A poet, a really great poet, is the most unpoetical of creatures. But inferior poets are absolutely fascinating. The worse their rhymes, the more picturesque they look. The mere fact of having published a book of second-rate sonnets makes a man quite irresistible. He lives the poetry he cannot write. The others write the poetry they dare not realise.
What am I in the eyes of most people? a nonentity, an eccentric, or an unpleasant person? somebody who has no position in society and will never have; in short, the lowest of the low. All right, then? even if that were absolutely true, then I should one day like to show by my work what such an eccentric, such a nobody, has in his heart. That is my ambition, based less on resentment than on love in spite of everything, based more on a feeling of serenity than on passion. Though I am often in the depths of misery, there is still calmness, pure harmony and music inside me. I see paintings or drawings in the poorest cottages, in the dirtiest corners. And my mind is driven towards these things with an irresistible momentum.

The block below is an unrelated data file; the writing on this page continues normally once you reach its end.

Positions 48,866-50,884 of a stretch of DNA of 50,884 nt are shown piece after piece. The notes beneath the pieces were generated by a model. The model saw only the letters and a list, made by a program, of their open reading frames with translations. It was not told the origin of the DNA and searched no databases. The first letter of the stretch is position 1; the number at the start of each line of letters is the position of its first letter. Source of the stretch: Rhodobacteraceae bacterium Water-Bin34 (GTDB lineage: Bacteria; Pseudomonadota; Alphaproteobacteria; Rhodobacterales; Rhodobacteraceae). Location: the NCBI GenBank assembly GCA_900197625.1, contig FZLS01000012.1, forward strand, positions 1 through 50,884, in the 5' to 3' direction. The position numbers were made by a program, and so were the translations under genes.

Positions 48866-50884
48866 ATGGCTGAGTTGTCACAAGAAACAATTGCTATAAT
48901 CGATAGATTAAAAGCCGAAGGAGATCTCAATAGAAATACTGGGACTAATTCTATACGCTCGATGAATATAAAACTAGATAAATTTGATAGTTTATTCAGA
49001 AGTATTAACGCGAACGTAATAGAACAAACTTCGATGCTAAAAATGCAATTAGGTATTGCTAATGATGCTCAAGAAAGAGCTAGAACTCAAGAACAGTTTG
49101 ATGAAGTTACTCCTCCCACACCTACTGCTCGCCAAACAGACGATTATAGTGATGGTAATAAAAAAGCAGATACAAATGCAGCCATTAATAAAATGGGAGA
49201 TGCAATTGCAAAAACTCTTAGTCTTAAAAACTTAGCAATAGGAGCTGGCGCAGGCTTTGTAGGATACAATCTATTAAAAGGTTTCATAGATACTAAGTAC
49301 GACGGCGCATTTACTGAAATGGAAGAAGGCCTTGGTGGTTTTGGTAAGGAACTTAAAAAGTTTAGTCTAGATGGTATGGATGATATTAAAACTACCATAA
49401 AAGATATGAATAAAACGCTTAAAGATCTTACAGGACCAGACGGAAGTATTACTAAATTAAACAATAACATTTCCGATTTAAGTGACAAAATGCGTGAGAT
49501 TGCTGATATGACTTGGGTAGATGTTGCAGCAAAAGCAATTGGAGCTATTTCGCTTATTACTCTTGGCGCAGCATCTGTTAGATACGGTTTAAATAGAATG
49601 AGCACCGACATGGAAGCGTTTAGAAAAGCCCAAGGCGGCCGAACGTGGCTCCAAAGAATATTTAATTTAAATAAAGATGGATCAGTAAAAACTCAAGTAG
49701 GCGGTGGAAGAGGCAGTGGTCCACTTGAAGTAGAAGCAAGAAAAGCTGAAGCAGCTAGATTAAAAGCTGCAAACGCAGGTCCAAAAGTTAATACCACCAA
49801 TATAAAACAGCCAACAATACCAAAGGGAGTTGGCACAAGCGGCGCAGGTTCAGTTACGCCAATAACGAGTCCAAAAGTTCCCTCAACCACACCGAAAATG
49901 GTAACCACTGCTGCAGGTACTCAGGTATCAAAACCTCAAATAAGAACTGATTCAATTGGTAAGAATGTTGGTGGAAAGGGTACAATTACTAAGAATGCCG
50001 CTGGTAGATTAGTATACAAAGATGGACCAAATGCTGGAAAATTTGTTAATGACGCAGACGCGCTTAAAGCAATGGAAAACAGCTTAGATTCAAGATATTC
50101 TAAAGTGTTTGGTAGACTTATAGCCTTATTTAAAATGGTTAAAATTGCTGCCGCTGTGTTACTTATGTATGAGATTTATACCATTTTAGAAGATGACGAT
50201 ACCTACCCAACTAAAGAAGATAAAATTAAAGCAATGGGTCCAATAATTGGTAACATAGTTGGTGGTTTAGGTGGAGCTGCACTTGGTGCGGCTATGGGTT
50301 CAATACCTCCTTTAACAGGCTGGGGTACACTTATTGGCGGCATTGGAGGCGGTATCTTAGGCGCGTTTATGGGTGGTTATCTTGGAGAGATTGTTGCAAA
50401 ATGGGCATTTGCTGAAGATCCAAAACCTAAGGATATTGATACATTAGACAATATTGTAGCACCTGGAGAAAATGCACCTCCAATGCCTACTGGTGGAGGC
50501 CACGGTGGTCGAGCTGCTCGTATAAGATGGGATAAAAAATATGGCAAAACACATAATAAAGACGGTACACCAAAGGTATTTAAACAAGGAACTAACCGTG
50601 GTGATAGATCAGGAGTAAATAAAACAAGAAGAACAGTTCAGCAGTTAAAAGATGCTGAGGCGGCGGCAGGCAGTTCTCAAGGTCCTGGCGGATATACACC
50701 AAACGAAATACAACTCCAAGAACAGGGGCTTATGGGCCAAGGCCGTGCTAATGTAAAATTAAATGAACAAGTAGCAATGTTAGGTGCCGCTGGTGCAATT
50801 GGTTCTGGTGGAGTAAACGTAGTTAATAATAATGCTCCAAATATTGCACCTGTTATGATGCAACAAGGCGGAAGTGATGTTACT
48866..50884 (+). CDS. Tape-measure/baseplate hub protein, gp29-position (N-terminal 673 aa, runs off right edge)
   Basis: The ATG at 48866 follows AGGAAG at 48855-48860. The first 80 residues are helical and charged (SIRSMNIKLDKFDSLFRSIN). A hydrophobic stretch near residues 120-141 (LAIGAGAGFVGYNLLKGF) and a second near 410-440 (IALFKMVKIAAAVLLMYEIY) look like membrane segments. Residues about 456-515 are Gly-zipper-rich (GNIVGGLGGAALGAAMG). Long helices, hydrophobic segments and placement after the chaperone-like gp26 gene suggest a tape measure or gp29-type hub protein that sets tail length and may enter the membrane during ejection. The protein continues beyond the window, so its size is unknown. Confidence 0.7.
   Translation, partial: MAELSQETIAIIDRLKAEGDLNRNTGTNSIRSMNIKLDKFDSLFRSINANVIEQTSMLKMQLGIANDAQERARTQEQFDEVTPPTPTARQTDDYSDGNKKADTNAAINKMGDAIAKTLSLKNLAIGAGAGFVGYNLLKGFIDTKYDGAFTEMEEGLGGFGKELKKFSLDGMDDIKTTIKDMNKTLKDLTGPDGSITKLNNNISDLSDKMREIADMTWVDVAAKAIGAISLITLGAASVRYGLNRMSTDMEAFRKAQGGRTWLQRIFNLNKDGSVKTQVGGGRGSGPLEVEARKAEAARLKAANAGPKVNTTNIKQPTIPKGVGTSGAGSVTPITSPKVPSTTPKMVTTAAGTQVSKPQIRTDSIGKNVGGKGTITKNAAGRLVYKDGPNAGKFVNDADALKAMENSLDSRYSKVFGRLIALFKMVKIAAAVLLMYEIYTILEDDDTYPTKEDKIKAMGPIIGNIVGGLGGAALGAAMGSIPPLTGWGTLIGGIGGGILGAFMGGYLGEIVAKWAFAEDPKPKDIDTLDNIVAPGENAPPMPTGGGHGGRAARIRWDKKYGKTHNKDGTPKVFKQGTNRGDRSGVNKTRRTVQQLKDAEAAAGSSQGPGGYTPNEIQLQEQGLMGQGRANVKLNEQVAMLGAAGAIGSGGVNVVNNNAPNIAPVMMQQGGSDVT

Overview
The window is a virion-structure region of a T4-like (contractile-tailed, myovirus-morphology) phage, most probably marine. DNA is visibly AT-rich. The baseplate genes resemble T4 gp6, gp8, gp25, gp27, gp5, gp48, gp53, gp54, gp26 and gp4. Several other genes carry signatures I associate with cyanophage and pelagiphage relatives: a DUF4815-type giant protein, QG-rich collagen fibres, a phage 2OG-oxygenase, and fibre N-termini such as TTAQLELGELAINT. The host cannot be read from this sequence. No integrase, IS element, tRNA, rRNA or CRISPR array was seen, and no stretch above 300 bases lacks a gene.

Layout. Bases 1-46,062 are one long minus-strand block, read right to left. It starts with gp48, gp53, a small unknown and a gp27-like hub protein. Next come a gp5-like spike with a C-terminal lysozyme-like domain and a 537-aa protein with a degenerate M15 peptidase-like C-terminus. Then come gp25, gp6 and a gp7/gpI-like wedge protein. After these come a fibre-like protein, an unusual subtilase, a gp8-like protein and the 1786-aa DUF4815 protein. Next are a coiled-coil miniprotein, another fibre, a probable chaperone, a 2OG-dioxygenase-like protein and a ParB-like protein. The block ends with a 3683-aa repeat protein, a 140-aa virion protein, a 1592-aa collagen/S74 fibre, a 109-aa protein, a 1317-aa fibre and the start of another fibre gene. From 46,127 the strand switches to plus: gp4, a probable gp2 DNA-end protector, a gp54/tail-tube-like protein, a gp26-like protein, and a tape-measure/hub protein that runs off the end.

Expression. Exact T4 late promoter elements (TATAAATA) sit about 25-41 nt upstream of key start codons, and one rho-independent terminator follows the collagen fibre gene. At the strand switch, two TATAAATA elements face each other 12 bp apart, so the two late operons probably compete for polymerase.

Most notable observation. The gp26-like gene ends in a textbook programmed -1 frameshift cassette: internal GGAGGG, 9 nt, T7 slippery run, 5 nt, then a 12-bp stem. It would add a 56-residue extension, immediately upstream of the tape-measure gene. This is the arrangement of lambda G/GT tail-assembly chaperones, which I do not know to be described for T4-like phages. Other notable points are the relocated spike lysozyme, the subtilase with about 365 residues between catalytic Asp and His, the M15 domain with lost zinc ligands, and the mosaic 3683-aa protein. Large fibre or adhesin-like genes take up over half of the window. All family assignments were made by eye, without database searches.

Some sleepers have intelligent faces even in sleep, while other faces, even intelligent ones, become very stupid in sleep and therefore ridiculous. I don't know what makes that happen; I only want to say that a laughing man, like a sleeping one, most often knows nothing about his face. A great many people don't know how to laugh at all. However, there's nothing to know here: it's a gift, and it can't be fabricated. It can only be fabricated by re-educating oneself, developing oneself for the better, and overcoming the bad instincts of one's character; then the laughter of such a person might quite possibly change for the better. A man can give himself away completely by his laughter, so that you suddenly learn all of his innermost secrets. Even indisputably intelligent laughter is sometimes repulsive. Laughter calls first of all for sincerity, and where does one find sincerity? Laughter calls for lack of spite, but people most often laugh spitefully. Sincere and unspiteful laughter is mirth. A man's mirth is a feature that gives away the whole man, from head to foot. Someone's character won't be cracked for a long time, then the man bursts out laughing somehow quite sincerely, and his whole character suddenly opens up as if on the flat of your hand. Only a man of the loftiest and happiest development knows how to be mirthful infectiously, that is, irresistibly and goodheartedly. I'm not speaking of his mental development, but of his character, of the whole man. And so, if you want to discern a man and know his soul, you must look, not at how he keeps silent, or how he speaks, or how he weeps, or even how he is stirred by the noblest ideas, but you had better look at him when he laughs. If a man has a good laugh, it means he's a good man. Note at the same time all the nuances: for instance, a man's laughter must in no case seem stupid to you, however merry and simplehearted it may be. The moment you notice the slightest trace of stupidity in someone's laughter, it undoubtedly means that the man is of limited intelligence, though he may do nothing but pour out ideas. Or if his laughter isn't stupid, but the man himself, when he laughs, for some reason suddenly seems ridiculous to you, even just slightl?know, then, that the man has no real sense of dignity, not fully in any case. Or finally, if his laughter is infectious, but for some reason still seems banal to you, know, then, that the man's nature is on the banal side as well, and all the noble and lofty that you noticed in him before is either deliberately affected or unconsciously borrowed, and later on the man is certain to change for the worse, to take up what's 'useful' and throw his noble ideas away without regret, as the errors and infatuations of youth.